Fall has arrived with crisp mornings and heavy dew on the lawn. Part of me wants to keep gardening, harvesting the last vegetables, preserving, getting the most out of our garden, and yet, I’m also ready to say goodbye to another season, put my feet up, and enjoy a good book.
Growing food is rewarding and is never the same year to year. It can also be frustrating when the weather or pests dash your dreams. And what to do when fruits and vegetables mature all at once. The choice is give the extra away, let it rot or put it by.
The curl of a pea or squash tendril, the flower petals of my newest flower, Torch Tithonia also known as Mexican Sunflower or the little frog sitting in a curve of the Orach leaf remind me to stop and enjoy the beauty around us.
Chipmunks are scurrying around the rock walls, crying an alert sound anytime we walk nearby. Tonight an adult woodchuck scampered away as I stepped out the
door. The robins nest had three hatchlings and last year’s invasion of eastern cottontail rabbits has, well, you guessed it….multiplied.
Gardeners are scientists at heart; we are always experimenting by trying something new. At our home, four years of spring violets, dandelions, paintbrushes, and various wild flowers have created an interesting experiment. Most of our front lawn is now wild during spring and summer to feed the native pollinators. When we started doing this we were curious to find out what the lawn would look like over several years and who would feed on our flowers.
The Olivia Rodham Memorial Library is home to a seed catalog (an inventory of seeds) sponsored by the Agricultural Commission. The catalog (which got emptied last year due to vigorous gardening) has been replenished with seeds from High Mowing Seeds.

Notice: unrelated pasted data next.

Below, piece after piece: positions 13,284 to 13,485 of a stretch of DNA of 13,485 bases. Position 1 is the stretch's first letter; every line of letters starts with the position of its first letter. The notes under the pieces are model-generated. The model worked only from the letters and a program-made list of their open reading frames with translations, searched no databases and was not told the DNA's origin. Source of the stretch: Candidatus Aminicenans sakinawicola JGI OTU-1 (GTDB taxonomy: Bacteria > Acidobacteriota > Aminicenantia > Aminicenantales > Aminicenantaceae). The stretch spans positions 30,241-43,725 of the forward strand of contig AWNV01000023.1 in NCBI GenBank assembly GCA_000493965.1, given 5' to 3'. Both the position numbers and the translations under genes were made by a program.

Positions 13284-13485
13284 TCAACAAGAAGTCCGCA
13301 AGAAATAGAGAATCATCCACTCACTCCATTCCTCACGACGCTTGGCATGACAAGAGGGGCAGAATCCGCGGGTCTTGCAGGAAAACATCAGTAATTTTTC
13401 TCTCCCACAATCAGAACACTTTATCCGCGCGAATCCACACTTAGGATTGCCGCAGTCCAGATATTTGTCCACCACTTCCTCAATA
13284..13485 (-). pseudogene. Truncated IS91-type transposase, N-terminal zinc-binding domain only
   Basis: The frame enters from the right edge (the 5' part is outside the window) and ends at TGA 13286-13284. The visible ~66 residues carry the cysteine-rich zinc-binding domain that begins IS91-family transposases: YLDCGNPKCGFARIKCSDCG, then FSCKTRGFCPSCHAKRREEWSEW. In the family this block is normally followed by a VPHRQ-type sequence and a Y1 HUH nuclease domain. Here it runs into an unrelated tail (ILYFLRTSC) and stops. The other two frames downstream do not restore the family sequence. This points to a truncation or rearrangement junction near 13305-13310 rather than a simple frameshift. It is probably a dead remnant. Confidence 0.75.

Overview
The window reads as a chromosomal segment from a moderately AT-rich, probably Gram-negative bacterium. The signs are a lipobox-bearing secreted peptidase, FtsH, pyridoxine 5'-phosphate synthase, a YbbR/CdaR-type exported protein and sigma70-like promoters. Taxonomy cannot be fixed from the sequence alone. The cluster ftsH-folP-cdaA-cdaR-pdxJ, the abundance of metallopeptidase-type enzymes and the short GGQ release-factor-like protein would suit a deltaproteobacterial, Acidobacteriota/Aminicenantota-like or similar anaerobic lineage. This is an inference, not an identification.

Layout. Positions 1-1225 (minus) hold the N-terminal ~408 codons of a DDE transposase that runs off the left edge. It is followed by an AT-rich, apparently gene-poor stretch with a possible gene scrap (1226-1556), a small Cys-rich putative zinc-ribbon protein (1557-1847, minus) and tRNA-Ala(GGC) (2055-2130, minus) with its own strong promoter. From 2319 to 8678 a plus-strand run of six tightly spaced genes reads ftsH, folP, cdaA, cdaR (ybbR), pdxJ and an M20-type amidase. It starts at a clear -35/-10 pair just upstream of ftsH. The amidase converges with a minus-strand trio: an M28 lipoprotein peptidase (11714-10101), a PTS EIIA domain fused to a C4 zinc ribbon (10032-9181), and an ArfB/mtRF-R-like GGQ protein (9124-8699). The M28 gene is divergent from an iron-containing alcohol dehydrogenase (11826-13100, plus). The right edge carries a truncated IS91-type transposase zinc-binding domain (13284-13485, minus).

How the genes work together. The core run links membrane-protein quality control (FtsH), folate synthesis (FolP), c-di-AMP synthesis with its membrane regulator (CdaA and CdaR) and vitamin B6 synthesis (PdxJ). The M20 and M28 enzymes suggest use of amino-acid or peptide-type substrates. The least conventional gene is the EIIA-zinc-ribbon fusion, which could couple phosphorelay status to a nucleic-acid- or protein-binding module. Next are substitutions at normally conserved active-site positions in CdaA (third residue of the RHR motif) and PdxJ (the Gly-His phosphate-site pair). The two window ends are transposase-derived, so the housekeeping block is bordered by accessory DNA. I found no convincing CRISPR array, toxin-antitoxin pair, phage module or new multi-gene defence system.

We encourage you to save seed and will assist you with planning your garden so you can save seed that will grow true (you’ll get the same type of plant year after year).
When you’ve reserved enough seed for next year’s garden, please consider sharing seed with the Library for your neighbors. And if you’d like some seeds from this year’s supply, stop by the Library during open hours, or call 603-847-3214 our friendly librarian to make arrangements.
Below you’ll find information about growing, saving seeds, and donating your surplus.
The purpose of the Nelson Agricultural Commission is to raise awareness of agriculture’s role in improving the quality of life in Nelson. The Commission will function as a resource for producers and consumers alike, by providing valuable information on relevant topics, and by advocating for small, local producers. The values of the Agricultural Commission are
Sustainable local production
Small-scale, appropriate techniques
“…the tradition of using the land resource for agricultural production is an essential factor in providing for the favorable quality of life in the state.”